(This article is part of the capstone project for an online course in Stanford University MedicineX on Partnering with the Public and Patients in Medical Research. Published with permission.)
RT @trishgreenhalgh: Doctor: Don’t confuse your Google search with my 6y at medical school. Patient: Don’t confuse the 1-hour lecture you had on my condition with my 20 years of living with it.1
In this simple tweet I believe Trish Greenhalgh has perfectly summarized the value proposition of involving patients in the medical research process. More specifically, “patients can move past the challenges of misunderstood roles and mismatched priorities to make practical contributions in a successful (research) partnership” (Chu and Price 2019).2
There are three elements of particular note to understanding the value of patient/researcher partnerships, more specifically summarized as:
Healthcare is not like a widget;
There is a disparity between the theoretical and practical; and
Insight/innovation comes from all corners.
Dr. Larry Chu suggests “healthcare is not a product that can be manufactured by our healthcare system” (Chu 2019).3 Each person’s health is individual and rarely follows a theoretical cookie cutter category. Effective healthcare research requires understanding the need for a more realistic patient-centered perspective.
As a work example, as part of our implementation process of automating assessment workflows, we require clinician clients to facilitate focus groups with patients; in many cases having never done so before. And in those many cases, the clinicians are surprised that patients do not respond “as they should”, resulting in outcomes very different from those expected.
“Patients and clinicians bring real world problems and priorities for end users to the table while researchers bring us medical research methods” (Price 2019).4 Medical/scientific research generally looks at an issue with a general perspective, “washing” the data for estimating population, utilizing statistical methods to answer a hypothesis.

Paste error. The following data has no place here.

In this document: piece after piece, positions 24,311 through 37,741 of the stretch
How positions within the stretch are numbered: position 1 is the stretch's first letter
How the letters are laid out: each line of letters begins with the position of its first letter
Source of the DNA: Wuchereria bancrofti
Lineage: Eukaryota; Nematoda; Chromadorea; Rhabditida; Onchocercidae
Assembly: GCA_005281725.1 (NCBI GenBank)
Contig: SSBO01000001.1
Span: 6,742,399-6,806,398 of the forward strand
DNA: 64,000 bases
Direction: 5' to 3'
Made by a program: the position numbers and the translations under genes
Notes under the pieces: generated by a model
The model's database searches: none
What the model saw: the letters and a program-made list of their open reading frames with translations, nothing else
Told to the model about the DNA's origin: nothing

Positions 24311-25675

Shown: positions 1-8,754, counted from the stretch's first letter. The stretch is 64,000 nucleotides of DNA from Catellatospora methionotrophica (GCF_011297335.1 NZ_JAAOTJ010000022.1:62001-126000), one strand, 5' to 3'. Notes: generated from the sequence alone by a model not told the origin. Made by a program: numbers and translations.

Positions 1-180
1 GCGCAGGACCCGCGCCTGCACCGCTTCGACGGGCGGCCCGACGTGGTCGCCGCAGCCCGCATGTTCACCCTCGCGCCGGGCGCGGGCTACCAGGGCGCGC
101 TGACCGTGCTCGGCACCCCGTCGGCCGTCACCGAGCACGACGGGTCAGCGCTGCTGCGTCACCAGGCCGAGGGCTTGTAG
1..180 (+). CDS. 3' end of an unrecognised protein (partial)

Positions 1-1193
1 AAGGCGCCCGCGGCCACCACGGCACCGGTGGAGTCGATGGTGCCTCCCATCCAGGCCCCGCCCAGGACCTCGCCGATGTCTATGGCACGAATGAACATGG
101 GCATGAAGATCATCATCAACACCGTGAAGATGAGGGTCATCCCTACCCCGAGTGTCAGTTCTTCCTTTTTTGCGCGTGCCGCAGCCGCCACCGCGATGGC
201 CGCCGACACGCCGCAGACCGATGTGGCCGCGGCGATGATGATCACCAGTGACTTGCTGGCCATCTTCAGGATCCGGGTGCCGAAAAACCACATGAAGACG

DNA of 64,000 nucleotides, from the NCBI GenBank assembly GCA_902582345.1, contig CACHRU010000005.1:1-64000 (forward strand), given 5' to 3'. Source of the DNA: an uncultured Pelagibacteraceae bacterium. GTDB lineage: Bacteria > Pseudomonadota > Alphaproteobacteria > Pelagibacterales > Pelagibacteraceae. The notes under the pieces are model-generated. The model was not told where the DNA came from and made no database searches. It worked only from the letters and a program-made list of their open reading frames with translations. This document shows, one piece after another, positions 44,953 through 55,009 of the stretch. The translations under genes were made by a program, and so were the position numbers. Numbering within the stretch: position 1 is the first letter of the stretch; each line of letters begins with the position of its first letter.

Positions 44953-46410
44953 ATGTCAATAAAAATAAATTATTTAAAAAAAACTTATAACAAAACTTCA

Conversely, patients only see what they see, which is their personal experience with their individual issue. Successful research cannot operate in any such silos, and thereby needs to incorporate both the scientific method and patient insight.
As noted by Melissa Hicks “…one of the biggest roadblocks to involving patients as partners in medical research is a systemic issue within the entire healthcare system. And that’s communication” (Hicks 2019).5
It’s not only important to recognize the value of a patient/researcher partnership, it’s equally important that researchers are provided the proper tools to incorporate it. This means educating researchers how to communicate with patients with elements of trust, respect and understanding.
From my work example above, patient focus groups always elicited skeptical looks from clinician clients and their patients. BUT when they see the results (and the initial results are always a surprise) they then embrace the partnership wanting to better involve the patient, look for other research opportunities, insights on how better to reach them and how to work together.
Dr. Amy Price has described this patient/researcher partnership co-production value as where “one adjustment can turn … a failure into a victory” (Price 2019).6 By enhancing the medical research processes from being two dimensional to multi-dimensional, research can then be viewed from many perspectives such that, what in one way may look like a problem, from another, a solution will make itself visible.
The patient/clinician co-production approach provides for solutions, insights and outcomes that are more directed, more practical, more effective and more humanistic.
1 Trish Greenhalgh, Twitter (March 25, 2019)
2 Chu, L. and Price, A. Partnering with Patients and the Public in Medical Research, Medicine X Stanford University School of Medicine (2019)
3 Chu, L. Partnering with Patients and the Public in Medical Research, Medicine X Stanford University School of Medicine (2019)
4 Price, A. Partnering with Patients and the Public in Medical Research, Medicine X Stanford University School of Medicine (2019)
5 Hicks, M. Partnering with Patients and the Public in Medical Research, Medicine X Stanford University School of Medicine (2019)
6 Price, A. Partnering with Patients and the Public in Medical Research, Medicine X Stanford University School of Medicine (2019)